Death of a job: Recovering from redundancy

Posted on 6/01/2020 by Jay Banghar


Being made redundant can be like suddenly losing a loved one. You depended on it; it was part of who you were. Like the end of a relationship, you lose hope in ever moving on. However, it may be a comfort to know that the loss of a job does not spell the loss of a career. It may even be beneficial. Many professionals and executives lose their jobs only to succeed in becoming CEOs of their own companies, having gained the knowledge and experience to know what they want.

Step 1: Heal

If your redundancy was genuine and no other position for you could be found within the business or an associated entity, it is important to come to terms with your new position. Remember that redundancy is an inevitable occurrence of technological disruption and the cycle of sunrise and sunset industries; being out of a job is not your fault. It takes bravery to struggle through any feelings of indignity, loss and helplessness. It is even braver to rethink your situation, to see it as a fork in the path rather than a dead end.

Step 2: Get help

Seek help from your friends, former colleagues, consultants, people in your network, job counsellors. As you look for a new job, you can definitely use all the help you can get. More often than not, you will find sympathy from all corners, and the support of your close friends and family is important to get your mental well-being back on track.

Most importantly, you need to help yourself. Only you know what you want from your next job, and only you are able to prepare yourself to meet the requirements for candidature.  

Step 3: Evaluate options

Switching jobs will not be the same as finding a job for the first time. Your skills could be lagging in the market, or could now be better used in another position. This depends on the transferability of your skills. For example, an accounting clerk could be in the best position to audit the software that took their job with some training.

Your previous job may not even have been a perfect match to your skills to begin with; a recent global survey conducted by LinkedIn revealed that 37% of job seekers are not fully utilising their skills or being sufficiently challenged at work. Such situations present an opportunity to find a better fit elsewhere, or to try something new. To avoid another redundancy situation, identify jobs in sunrise industries.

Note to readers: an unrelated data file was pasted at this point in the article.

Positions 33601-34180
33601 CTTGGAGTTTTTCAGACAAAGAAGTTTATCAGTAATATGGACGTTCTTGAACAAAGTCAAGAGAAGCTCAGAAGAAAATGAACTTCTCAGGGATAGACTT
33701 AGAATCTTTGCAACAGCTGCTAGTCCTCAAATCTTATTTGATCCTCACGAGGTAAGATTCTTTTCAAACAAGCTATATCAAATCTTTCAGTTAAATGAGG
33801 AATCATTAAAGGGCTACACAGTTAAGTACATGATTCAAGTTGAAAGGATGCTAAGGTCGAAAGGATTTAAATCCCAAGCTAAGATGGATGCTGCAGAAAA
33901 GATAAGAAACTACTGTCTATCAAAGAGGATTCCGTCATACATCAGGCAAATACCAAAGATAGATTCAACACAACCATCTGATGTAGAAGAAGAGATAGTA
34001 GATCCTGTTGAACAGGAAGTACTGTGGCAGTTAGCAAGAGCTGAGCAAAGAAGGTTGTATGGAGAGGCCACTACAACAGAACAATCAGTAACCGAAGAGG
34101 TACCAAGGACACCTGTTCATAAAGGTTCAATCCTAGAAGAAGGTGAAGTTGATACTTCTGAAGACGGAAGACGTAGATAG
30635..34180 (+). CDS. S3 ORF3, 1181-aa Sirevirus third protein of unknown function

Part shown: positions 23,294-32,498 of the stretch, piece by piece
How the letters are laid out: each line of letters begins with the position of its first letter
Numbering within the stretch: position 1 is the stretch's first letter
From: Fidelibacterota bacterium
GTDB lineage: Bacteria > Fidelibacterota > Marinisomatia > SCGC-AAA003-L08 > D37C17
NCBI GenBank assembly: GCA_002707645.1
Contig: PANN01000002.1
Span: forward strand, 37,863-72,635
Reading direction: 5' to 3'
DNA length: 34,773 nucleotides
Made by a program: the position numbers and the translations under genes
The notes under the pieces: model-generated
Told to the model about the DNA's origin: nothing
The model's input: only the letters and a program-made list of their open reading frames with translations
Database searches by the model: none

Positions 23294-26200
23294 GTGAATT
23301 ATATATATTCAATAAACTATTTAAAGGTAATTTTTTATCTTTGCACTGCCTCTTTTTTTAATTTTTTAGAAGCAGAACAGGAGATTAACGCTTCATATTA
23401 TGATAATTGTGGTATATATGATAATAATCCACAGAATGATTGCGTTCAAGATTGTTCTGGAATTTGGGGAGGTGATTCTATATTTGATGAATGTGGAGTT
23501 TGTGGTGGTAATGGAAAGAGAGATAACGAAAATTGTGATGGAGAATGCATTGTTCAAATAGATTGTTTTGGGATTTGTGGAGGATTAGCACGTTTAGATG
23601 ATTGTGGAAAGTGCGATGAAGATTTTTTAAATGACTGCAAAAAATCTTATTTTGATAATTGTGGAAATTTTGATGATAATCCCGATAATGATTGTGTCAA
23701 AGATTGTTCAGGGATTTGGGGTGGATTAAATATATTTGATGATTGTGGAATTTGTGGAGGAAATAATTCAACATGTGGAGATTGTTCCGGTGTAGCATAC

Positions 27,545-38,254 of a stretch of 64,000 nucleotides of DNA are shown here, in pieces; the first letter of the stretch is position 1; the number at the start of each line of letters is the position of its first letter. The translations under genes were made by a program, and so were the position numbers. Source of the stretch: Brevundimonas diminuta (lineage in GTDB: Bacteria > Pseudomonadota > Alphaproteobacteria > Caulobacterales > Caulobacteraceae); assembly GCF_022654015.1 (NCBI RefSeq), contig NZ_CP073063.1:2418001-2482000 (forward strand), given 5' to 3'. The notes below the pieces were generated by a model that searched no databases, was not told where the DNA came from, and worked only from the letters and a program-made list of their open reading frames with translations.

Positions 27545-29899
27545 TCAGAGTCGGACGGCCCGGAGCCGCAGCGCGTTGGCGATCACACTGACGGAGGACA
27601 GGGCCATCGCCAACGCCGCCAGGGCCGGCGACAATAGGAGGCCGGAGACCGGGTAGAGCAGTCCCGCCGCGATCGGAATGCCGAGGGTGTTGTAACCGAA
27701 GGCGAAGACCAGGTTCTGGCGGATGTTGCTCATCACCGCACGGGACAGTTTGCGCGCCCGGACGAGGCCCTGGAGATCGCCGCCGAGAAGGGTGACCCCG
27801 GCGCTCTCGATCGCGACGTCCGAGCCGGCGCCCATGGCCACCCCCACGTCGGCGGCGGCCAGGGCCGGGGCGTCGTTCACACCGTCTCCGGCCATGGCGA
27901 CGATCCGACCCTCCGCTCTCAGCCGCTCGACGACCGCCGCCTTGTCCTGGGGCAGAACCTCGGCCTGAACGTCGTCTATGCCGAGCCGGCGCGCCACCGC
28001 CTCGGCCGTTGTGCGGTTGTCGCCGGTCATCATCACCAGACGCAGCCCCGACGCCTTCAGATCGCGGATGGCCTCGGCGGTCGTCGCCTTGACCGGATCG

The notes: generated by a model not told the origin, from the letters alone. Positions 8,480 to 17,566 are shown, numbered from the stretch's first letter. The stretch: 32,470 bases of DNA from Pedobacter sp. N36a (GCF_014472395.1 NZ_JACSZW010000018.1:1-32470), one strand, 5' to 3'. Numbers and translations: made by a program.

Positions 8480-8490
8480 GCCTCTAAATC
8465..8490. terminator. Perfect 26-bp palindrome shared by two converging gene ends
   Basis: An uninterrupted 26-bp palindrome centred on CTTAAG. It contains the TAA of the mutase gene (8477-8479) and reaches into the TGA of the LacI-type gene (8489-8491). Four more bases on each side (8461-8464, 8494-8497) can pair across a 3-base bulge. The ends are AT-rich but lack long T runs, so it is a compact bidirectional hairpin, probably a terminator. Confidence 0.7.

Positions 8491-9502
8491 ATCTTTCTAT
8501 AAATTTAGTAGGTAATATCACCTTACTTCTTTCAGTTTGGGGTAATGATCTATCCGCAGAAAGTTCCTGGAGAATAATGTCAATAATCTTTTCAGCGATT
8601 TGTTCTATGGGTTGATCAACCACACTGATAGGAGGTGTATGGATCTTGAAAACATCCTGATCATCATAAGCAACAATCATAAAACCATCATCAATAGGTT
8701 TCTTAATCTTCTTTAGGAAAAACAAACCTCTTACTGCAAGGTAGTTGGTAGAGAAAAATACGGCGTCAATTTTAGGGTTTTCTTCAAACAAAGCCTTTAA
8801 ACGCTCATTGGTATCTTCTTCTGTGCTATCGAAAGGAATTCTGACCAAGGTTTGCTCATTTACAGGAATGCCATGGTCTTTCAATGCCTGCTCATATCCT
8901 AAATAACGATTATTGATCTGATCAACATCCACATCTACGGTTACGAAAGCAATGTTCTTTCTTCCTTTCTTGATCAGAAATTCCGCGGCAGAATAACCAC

Options go beyond job openings. A suggestion by Forbes is to create your own position instead of waiting for your ideal job to appear. Research and assess the companies you would like to work for and craft a business solution for them without their asking; the idea is to get noticed by helping without asking anything in return. You could hack a well-guarded data center; you could simplify a company’s design process for them - just don’t do anything illegal. It is also important to be aware of existing schemes for retraining and upgrading, such as the government’s Professional Conversion Programme for PMETs, if there is a skills gap standing between you and a job opportunity.  

Step 4: Know your value

Know your true worth and potential offering to businesses. This can be done by comparing your credentials, skill set and experiences to what companies include in job descriptions for open roles. For niche jobs, you may want to consult professionals on how you fare in terms of suitability for job openings in the market.

Knowing yourself better will strengthen your bargaining position and help in the interviewing process, increasing your chances of securing the job. Of course, the usual interview preparation will be necessary to accurately convey your value.

By following these steps following a redundancy, it is possible to turn your career - and your life - around. It is not an easy situation to find yourself in, but one that can be easy to get out of with the right actions taken. Ultimately, what appears to be a death could in fact be a rebirth.

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